The Do’s and Don’ts of Investing Internationally as an Expat
Starting a new life abroad can be daunting. But now that you’ve settled in, it’s time to think about how you can make the most of your experience. With expats having more accessibility to investments than ever before, now is the time to invest. The following article goes over the Do’s and Dont’s of investing internationally as an Expat.
Do: Tax Research
When researching investments, a large player on whether your investment will end up adding to your bottom line is how it plays into your home and country of residence tax policy. Different investments have different tax qualifications which need to be considered when making an investment decision. For example: Foreign Mutual funds are considered PFICs by the US Government. This makes them subject to considerable tax rates. Speak with your financial advisor today about your foreign investments and how you can maximize your return with tax considerations.
Don’t: Hold Off
Although some offshore investments may come with ‘revenue-killing’ tax affiliations, it does not mean that all offshore investments will not contribute to your bottom line. There are many profitable ventures in foreign countries. Some expats may believe that the savings they incur through cost of living abroad and potentially higher salaries are enough to reach future financial goals. Not so fast– foreign investments are a great way to add to your financial well-being and should not be overlooked.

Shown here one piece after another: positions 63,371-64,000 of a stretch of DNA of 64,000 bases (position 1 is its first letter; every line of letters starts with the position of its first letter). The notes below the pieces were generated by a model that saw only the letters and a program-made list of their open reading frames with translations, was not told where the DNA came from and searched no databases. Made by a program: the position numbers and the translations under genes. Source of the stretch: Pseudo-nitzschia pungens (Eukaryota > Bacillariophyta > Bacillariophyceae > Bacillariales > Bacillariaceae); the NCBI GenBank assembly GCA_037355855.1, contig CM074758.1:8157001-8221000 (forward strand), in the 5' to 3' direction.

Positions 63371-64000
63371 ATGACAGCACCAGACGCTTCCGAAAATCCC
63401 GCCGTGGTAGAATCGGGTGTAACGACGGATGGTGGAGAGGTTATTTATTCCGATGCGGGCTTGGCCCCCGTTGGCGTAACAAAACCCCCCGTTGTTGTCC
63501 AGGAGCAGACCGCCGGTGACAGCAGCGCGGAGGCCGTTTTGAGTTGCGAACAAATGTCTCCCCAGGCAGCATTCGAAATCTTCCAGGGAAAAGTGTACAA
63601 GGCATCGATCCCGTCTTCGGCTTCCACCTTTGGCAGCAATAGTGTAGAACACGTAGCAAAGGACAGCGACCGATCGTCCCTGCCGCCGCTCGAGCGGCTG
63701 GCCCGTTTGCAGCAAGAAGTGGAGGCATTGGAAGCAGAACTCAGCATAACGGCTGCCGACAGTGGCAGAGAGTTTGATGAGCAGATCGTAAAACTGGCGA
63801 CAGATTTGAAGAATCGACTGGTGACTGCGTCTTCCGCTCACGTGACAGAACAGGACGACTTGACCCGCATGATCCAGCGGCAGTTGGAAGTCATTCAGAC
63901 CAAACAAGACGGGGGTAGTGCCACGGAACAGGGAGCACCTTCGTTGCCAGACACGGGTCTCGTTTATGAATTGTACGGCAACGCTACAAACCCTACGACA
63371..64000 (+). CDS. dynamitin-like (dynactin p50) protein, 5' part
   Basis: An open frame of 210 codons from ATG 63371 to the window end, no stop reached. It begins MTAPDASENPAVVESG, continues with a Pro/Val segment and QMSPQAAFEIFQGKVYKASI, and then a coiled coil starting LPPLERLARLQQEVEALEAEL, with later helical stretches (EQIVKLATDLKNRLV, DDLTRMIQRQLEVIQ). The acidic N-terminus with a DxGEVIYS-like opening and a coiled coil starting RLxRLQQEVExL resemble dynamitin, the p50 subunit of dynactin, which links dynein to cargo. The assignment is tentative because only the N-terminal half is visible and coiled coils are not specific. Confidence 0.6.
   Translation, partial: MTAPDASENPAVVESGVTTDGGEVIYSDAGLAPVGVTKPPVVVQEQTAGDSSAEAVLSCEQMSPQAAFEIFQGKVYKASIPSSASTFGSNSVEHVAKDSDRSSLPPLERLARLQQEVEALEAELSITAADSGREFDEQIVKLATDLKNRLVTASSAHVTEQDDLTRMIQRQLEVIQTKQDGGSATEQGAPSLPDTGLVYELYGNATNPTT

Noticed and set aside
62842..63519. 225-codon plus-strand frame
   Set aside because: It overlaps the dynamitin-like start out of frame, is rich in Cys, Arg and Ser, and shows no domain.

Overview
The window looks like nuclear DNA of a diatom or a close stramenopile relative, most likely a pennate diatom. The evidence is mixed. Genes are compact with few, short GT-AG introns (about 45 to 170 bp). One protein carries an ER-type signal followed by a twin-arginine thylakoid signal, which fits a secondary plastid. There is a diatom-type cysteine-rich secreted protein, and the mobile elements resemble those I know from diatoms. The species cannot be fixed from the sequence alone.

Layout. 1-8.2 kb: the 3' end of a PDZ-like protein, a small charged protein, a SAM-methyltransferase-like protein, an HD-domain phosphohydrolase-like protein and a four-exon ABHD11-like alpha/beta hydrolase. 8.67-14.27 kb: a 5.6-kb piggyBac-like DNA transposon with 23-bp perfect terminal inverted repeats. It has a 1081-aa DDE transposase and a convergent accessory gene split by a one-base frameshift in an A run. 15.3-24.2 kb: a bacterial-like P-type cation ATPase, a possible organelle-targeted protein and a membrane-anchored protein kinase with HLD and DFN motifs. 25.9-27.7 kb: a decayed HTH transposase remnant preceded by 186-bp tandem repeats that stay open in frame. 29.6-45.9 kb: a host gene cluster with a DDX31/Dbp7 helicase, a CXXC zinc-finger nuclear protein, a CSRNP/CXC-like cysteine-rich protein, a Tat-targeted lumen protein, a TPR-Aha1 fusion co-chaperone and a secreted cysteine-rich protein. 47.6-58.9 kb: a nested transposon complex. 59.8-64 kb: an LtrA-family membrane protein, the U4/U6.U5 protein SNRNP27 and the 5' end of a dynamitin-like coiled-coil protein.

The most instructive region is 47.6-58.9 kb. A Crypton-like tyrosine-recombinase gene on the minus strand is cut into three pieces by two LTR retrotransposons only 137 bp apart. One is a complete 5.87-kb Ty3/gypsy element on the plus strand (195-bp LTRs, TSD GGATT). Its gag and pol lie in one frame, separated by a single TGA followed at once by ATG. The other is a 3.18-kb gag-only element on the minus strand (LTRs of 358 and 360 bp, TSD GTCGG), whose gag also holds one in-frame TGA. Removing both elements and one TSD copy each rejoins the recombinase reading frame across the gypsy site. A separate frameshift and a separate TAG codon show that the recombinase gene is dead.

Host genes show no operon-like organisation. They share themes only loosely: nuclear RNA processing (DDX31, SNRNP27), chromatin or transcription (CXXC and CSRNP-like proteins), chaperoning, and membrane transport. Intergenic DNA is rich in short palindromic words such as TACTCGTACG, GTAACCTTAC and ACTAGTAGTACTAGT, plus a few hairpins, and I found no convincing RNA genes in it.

Do: Diversify your Portfolio
As an expat, you may be tempted to invest solely in your country of residence. This is not a best practice. Just as you would diversify your portfolio in your home country, diversifying investments in many foreign countries is the best way to go as an expat. This wasn’t always an easy thing to do as there were barriers to communicating with other countries. But now, with more online access, spreading out investments and communicating with those managing your portfolio is easier.
Don’t: Pay Too Much for an Investment
When looking at investments, it is not only good practice to research the investment itself but also the firm which you are buying with. Different firms may charge different fees for the same investment, so it’s best to shop around. US brokerage may have the best fees. However, this isn’t always the case so do your research before choosing a firm to go with.
Do: Report your Investments
As an expat, you’ll need to report your investments to your home country. In the US, citizens are required to report foreign bank accounts exceeding $10,000 to the IRS in addition to any passive investment in a foreign company or ownership stake. Failure to report such holdings can result in blowing fines. Each government has their own system on how to report financial holdings. Speak with your financial advisor to get an idea where you stand from a compliance standpoint.
Beacon Financial Education does not provide financial, tax or legal advice.
None of the information on this site should be considered financial, tax or legal advice.
You should consult your financial, tax or legal advisers for information concerning your own specific tax/legal situation.